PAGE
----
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Think Twice Before Striking a Match

Published on: Nov. 4, 2010

Missouri’s state fire marshal says the danger of wildfire is extremely high all over Missouri, on account of an incredibly dry October. What the fire marshal didn’t mention is the enormous amount of woody fuel on the ground right now.

Ice storms in 2007 and 2008 wrecked tens of thousands of acres of forest statewide. Tornadoes and violent straight-line winds dumped more branches, limbs and trunks on the ground, magnifying this already serious problem. Foresters estimate the amount of downed woody fuel across much of southern Missouri is 10 times greater than normal.

Missouri’s fire season normally is spring, but this year the greatest fire danger is coming in autumn. That, coincidentally, is when people are most likely to be outdoors burning leaves and other debris. The threat this poses to property and human life is extremely serious. If at all possible, delay burning debris until a significant rain reduces the fire danger. At the moment, the weather forecast shows little chance of rain for the next 10 days. If you must burn debris, be sure to clear leaves and other burnable material from a strip of at least 10 feet around the planned fire. Don’t burn during windy conditions, and have a garden hose and other firefighting tools on hand before striking a match.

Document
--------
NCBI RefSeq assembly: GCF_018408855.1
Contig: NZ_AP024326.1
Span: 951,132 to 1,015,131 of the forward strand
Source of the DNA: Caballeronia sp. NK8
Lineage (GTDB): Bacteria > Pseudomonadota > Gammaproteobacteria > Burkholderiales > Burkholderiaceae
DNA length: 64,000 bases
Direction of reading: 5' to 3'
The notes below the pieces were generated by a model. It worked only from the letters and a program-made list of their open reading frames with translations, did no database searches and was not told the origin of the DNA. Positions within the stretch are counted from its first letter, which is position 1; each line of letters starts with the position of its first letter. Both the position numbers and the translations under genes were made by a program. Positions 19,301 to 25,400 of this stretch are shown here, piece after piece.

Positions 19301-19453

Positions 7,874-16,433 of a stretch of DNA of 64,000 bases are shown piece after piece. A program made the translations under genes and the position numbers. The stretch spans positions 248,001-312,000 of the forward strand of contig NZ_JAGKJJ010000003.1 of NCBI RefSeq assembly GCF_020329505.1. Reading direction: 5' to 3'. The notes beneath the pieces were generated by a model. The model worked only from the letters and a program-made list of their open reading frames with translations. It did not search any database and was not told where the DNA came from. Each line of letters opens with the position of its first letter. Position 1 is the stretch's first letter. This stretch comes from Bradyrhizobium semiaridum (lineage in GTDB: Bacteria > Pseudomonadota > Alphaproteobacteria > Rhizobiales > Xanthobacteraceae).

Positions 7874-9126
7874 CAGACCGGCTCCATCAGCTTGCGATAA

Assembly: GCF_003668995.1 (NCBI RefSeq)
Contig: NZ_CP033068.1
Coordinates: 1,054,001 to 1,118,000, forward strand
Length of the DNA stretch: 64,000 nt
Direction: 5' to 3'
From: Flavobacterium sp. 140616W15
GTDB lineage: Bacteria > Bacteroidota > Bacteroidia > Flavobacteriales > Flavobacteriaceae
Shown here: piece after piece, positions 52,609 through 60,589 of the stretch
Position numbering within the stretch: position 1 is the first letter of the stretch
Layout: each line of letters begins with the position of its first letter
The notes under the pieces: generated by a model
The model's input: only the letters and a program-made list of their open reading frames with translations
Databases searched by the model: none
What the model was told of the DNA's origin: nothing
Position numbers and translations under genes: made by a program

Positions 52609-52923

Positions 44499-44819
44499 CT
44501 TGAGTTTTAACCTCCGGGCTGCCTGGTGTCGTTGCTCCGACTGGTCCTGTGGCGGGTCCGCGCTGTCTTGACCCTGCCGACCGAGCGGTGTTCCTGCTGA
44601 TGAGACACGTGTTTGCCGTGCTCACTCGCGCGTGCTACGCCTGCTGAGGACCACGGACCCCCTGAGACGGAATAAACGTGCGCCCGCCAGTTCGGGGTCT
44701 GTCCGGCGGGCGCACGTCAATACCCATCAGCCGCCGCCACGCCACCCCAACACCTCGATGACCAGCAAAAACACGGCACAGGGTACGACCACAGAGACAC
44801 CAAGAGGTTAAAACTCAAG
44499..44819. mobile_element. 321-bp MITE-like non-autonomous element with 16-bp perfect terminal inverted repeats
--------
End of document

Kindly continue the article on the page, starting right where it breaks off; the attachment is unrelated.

Hunters should be extra cautious this fall, too. A campfire is an indispensible part of deer camps. Most hunters are steeped in the fire discipline of Smoky Bear and Boy/Girl Scouting. Remember those rules when you head out to deer camp later this month. Clear a generous zone around your fire ring. Reduce the size of your fire under windy conditions. Keep water close by in case wind carries embers into surrounding woods. Extinguish campfires completely before turning in each night and before leaving camp in the morning.

Natural-cover fires threaten people’s lives as well as their livelihoods. A significant number of these fires are maliciously set by vandals. Citizens can stop that by reporting arsonists through the toll-free Operation Forest Arson hotline: 1-800-392-1111.

To help stop the spread of devastating insect pests that can hide in firewood, get your firewood from a local source where you camp and burn it all where you get it.

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Comments

On November 12th, 2010 at 2:19pm smitht2 said:

Anonymous, I don't know what "citing" up a downed tree entails, but you can pick up downed, dead wood for campfires on conservation lands and on national forest lands. Just don't be cutting any live vegetation or felling any living or dead trees. Both the Conservation Department and the U.S. Forest Service allows firewood cutting, under permit,  in areas where the wood removal is consistent with management goals and areas are accessible to the public. Check with your local MDC office or district Forest Service office for local opportunities.

On November 5th, 2010 at 5:54am Anonymous said:

As for the comments to get wood or wood fuel for Deer camp fires,what are the rules to citing up downed trees in counties on conservation land an us forrest service lands, an are their needs for any kind of permit. Another contributor is the reckless slash cutting by crews in the MarkTwain National forrest by cutting an dropping any hardwood up 4 inch in diameter an leaving it lay if the state an forrest service would allow for these trees to be removed without a fee the fire dangers woulds be alot worse an create a small business opportunity, within that area.
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